Orthokeratology Information For Non Surgical Vision Correction In Glen Daniel WV
Orthokeratology is a non-surgical treatment using specially developed contact lenses to gently change the curvature of your eyes to make you see much better. Orthokeratology is likewise known by a couple of various names, the most common being ortho k, while some others include corneal refractive therapy, CRT, accelerated overnight orthokeratology and corneal reshaping treatment. In the most fundamental of terms Orthokeratology or Ortho K is the science of changing the curvature or shape of the clear front part of the eye, the cornea, to change how light is focused on the retina at the back of your eyes.
This is a non-surgical treatment that removes the requirement for glasses or daytime contact lenses. It enhances vision by carefully molding the shape of your eyes utilizing specially created restorative contact lenses. The way that this works is that you simply put specially fitted contact lenses in at bedtime, when you awake, you will have sharp natural vision for the remainder of your waking hours.
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This safe and reliable treatment can fix near-sightedness, which is likewise called myopia, astigmatism and in many cases farsightedness. It is a fantastic alternative to LASIK for those who don’t want the danger or are not prepared for surgical treatment
Think of the cornea as the eye’s equivalent of a watch crystal. It is a clear, dome shaped structure that overlies the colored iris. Its tissue is most much like clear, damp skin; and like skin it is very pliable. Since the cornea separates the eye from air and the rest of the outside world and because it has a curvature that bends light towards the back of the eye, it is accountable for most of the eye’s restorative power and adds to numerous conditions such as nearsightedness (myopia), farsightedness (hyperopia), and the blur of astigmatism.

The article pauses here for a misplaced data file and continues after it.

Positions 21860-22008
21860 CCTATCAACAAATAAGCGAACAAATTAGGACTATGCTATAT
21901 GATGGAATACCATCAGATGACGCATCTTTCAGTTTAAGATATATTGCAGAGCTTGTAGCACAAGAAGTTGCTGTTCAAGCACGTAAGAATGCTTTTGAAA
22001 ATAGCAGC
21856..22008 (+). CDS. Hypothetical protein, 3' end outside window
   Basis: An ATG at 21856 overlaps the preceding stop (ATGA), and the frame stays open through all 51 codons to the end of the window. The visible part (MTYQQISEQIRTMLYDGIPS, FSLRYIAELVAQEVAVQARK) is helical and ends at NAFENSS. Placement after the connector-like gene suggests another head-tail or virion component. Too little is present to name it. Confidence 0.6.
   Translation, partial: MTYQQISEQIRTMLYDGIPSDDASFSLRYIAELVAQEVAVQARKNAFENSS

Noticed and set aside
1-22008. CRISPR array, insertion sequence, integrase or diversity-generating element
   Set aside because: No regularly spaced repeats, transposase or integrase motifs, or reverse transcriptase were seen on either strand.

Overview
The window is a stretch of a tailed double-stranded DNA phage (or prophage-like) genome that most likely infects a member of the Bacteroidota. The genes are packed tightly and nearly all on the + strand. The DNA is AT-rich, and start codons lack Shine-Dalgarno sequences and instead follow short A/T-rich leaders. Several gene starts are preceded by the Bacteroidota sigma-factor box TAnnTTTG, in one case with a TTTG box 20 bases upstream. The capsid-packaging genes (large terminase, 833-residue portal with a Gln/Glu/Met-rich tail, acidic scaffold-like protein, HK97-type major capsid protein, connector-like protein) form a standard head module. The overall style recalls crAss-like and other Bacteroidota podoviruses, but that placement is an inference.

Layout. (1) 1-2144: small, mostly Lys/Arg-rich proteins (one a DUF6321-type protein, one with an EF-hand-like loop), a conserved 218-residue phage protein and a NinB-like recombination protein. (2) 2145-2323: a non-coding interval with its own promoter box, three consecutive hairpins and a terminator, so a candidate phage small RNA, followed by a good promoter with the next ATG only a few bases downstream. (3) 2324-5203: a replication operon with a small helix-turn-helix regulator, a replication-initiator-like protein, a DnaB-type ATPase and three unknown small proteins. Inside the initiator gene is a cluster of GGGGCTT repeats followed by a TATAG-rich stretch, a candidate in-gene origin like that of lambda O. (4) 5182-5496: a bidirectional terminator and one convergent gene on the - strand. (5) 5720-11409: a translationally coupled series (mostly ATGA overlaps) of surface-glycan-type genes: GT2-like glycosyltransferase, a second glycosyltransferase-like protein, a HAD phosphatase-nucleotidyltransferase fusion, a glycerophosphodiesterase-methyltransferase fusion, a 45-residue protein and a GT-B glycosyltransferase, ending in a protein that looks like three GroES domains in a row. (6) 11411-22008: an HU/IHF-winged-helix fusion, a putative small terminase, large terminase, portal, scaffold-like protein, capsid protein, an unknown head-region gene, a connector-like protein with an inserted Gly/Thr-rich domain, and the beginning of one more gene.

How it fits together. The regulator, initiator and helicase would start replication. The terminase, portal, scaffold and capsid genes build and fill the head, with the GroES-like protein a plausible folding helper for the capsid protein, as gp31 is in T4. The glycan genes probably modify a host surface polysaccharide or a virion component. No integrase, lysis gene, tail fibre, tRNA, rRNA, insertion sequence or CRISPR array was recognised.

When you choose Ortho-k a couple of essential tests should be carried out. Chief amongst these tests is the determination that your eyes are healthy. Your orthokeratology doctor will more than likely be an Eye doctor with specialized training in the procedure of corneal molding. She or he will examine the retina and also the health of the outside of the eye and the within the eye. The other key procedure is the mapping of your cornea. To do this an instrument called a corneal topographer is utilized. Much like a topographical map of the United States shows mountains and valleys and subtle variances in elevation; the topography of the eye shows your doctor precisely how your cornea is shaped. The info from your corneal mapping plus the precise measurement of the size of your cornea and the prescription needed to restore your vision are all utilized to create the retainer lenses (corneal molds) that are used to produce the Ortho-k effect.
On the day you pick up your Ortho-k retainer lenses you will be advised in the best ways to insert, remove, and take care your vision retainers. The fit of your retainers will be evaluated and you will be scheduled to be seen after your initial night of wear. On day 1, your doctor will re-evaluate your fit and freshly corrected vision and another mapping of your cornea will be carried out.
Throughout your initial fitting process, your optometrist will monitor your corneal health and the progress of treatment. At specific times your retainer lens fit may be customized to attain your goals.
Glen Daniel Ortho K Contacts
Orthokeratology can produce results in a surprisingly brief amount of time. The length of treatment to accomplish your goals can differ from person to person and will rely on a number of elements including your prescription, the quantity and quality of your tear production, your expectations as well as something called corneal rigidity.
We encourage patients that they may need to use their retainers every night to preserve their newly remedied vision. Some people are able to decrease their wearing schedule so that they only have to use their lenses as little as every two to four nights. The factor for this is due to the flexibility or (rigidness) of your cornea.